After I graduated from college I had to say goodbye to a lot of my good college friends. My mom asked me a couple times if I wanted to sing with the Chamber Artists. It always came wrapped in “it will be something fun to do and you can meet new friends.” My mom had sung with the choir ever since I was 13 and I went to every concert and helped out with whatever they needed. Mom even paid me to be their librarian for a little while. When I was younger, I always saw myself singing with them someday. I was around the choir a lot and knew most of them by name -- it seemed like the natural thing to do. But flunking a preliminary singing audition stained my memory and now it didn't seem so natural. And this wasn't a little college choir, this was one of the best choirs around and I had a lot of respect for their talent. So when Mom asked me if I wanted to sing with them, I would politely turn her down. I wasn't necessarily afraid I wouldn't get in – I never underestimated the power of nepotism. I was more afraid of not being good enough but being allowed in because of who my mother was.
Last Tuesday I auditioned for the Utah Chamber Artists and a couple days later I got an email from Barlow (the artistic director) letting me know I was in. It took me a long time to be OK with the fact I might never know if it was because of my singing ability or because my mom would have killed Barlow. It was hard for me to suck it up after all these years. I think what finally pushed me was getting to know the choir members on a more friendly level when I went with them to Europe in June. I realized what an enriching experience it could be and how it's stupid to let this opportunity pass me by. I finally accepted that it doesn't necessarily matter how you get in the door, it's what you do once you're in that really matters.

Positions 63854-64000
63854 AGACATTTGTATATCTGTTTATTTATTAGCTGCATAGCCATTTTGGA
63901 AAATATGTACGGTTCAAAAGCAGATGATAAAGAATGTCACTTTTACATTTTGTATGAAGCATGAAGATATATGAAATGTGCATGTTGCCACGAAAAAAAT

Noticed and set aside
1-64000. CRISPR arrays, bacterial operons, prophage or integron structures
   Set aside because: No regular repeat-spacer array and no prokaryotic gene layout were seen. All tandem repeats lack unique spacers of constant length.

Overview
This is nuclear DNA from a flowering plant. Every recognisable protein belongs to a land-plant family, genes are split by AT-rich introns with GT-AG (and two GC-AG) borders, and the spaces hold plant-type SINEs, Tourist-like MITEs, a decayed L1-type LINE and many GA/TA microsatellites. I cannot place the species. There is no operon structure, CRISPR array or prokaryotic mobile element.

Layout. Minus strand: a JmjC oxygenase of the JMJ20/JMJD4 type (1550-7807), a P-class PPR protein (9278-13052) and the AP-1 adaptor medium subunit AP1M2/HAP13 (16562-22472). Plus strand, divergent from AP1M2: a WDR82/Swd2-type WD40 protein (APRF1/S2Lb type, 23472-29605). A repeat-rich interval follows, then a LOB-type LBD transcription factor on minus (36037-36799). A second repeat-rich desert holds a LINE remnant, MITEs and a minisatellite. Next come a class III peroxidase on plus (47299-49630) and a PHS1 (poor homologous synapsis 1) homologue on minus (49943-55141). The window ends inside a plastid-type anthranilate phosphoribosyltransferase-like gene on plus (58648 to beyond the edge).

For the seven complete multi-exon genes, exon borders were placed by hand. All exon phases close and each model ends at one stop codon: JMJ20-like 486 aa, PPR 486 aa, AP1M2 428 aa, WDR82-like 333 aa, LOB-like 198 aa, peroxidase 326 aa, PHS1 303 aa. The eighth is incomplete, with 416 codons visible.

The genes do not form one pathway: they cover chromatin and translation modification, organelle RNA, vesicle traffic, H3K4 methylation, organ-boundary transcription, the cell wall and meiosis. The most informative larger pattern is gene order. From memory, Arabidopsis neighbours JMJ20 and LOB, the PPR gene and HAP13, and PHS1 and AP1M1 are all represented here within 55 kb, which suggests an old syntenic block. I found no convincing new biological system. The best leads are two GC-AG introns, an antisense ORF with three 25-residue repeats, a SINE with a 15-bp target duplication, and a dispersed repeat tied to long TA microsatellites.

But that didn't make it any less scary to sing for Barlow. It kind of felt like that night I auditioned for the school play. I had to act like I wasn't nervous; I almost had to pretend to be someone else. Only now I realize just because I do something scary and unfamiliar (and potentially confidence crushing) doesn't mean I'm acting out of character – I'm building character.
I'm thrilled to be part of the choir and perform with an ensemble again. Sometimes it takes a long time to come back to doing something you really love and realize how much you always wanted it. It's going to be a challenge and a lot of fun: two things I always need.
I appreciate everyone I talked to afterwards for saying the right words to help me feel like my talent played as big a role as the Durham name. Obviously, feeling legitimate is important to me.